I had to carve the rest of the block here at the house. I've got it on a piece of non-slip rug backing to keep it from sliding around while I'm using those very sharp tools.
I kept in mind that this is a class exercise and didn't beat myself up too much about the carving. I only had a couple of hours yesterday afternoon and a couple more this morning.
I was working like a madwoman trying to carve out as much of the background material as time would allow. I learned a lot about my tools through this exercise and really appreciated the .12 mm u-gouge that I splurged on.
Pat had me first print on the sepia prints that I had made last Monday evening. I makes me think of music somehow.
And then for my record she had me print just the block in black ink.
These were the two prints combining watercolor and the inked block. Actually, it's not water color - it's acrylic. I am not a painter and simply couldn't get the hang of watercolor. I misregistered the print on the right which left a space of white across the top and left side.
I brought it home with me to mix up some more acrylics and fill in those gaps. It has a South American feel to me. I weave a lot of towels using the colors of Fiesta Ware and without even thinking about it, chose those same colors for this print. Tomorrow is the class critique, the second lecture and the next class exercise. I hope it's as much fun and this one was!
I've signed up for another class at A6, a three-week class on drawing. It's not the traditional drawing class since everyone has taken that years ago and in fact a number of the 22 students enrolled have art degrees, some have have MFAs. I refuse to be intimidated. Pat Clark is our instructor who is also the founder of the A6 gallery. She is also the former department head of the art department at Long Beach State which is now a School of the Arts, as in Dr Patricia Clark. I am sooooooo lucky!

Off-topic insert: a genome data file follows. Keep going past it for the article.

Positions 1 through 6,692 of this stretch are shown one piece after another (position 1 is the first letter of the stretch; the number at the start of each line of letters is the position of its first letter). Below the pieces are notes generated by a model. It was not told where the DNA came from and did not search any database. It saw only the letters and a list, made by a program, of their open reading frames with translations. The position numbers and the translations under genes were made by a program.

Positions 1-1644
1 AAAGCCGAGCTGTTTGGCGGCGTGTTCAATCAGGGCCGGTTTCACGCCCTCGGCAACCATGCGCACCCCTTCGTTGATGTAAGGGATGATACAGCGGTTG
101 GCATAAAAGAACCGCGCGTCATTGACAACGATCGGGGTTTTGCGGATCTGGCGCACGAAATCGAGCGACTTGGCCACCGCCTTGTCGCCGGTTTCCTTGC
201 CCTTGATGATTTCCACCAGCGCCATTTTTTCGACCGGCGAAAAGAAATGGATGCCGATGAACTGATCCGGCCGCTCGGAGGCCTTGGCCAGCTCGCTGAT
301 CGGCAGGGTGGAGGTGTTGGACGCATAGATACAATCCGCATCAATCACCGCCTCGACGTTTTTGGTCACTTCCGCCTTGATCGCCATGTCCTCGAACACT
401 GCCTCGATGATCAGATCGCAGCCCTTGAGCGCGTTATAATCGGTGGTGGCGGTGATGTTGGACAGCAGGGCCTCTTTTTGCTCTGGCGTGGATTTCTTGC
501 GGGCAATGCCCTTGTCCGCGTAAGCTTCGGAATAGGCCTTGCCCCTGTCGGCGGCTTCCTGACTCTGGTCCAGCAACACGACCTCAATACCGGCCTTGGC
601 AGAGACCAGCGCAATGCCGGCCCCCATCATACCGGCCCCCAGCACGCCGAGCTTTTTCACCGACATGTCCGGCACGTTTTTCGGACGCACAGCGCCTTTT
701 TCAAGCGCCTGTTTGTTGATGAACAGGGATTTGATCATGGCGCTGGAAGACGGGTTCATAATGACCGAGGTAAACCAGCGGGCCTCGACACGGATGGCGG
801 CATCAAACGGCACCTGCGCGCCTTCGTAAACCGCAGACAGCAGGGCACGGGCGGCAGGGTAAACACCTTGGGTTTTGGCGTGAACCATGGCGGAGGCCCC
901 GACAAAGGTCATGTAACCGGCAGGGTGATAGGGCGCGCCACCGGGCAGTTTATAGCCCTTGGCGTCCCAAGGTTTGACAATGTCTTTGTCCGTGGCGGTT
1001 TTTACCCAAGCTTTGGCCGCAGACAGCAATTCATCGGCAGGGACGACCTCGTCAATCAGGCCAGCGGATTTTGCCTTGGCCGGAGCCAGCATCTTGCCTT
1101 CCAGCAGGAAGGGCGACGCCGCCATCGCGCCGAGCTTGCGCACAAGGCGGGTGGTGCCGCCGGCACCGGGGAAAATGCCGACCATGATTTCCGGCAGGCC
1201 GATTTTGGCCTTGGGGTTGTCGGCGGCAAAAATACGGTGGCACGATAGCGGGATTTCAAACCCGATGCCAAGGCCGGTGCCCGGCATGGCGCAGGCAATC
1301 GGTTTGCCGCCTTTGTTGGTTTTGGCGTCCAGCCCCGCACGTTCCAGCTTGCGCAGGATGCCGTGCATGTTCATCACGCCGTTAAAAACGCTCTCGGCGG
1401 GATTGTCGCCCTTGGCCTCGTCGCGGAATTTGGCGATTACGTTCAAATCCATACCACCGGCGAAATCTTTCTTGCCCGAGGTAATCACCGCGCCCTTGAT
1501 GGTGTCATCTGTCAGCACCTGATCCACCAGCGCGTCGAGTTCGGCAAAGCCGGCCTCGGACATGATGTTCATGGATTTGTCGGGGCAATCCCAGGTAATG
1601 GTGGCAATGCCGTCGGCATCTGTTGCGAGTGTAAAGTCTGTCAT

We have classroom instruction and lecture followed by studio time beginning last Saturday and for the following two Saturdays. In between Saturdays Pat has set aside two open-study periods where we can meet with her for assistance if we want. I want! Saturday's class began with us each selecting one print out of a group of five. I chose the above interior scene.
Our next instruction was to put a sheet of tracing paper on top and outline anything we could see. This is what I could see.
We set those aside and queued up to one of the five stations placed around the studio. We had ten pieces of paper and started with blind contour drawings, one page for each station. In a contour drawing you never lift your pencil, and this means you sketch by only looking at the subject and never at your paper - without lifting your pencil. I added the watercolor today but this was my blind sketch of a rangy plant.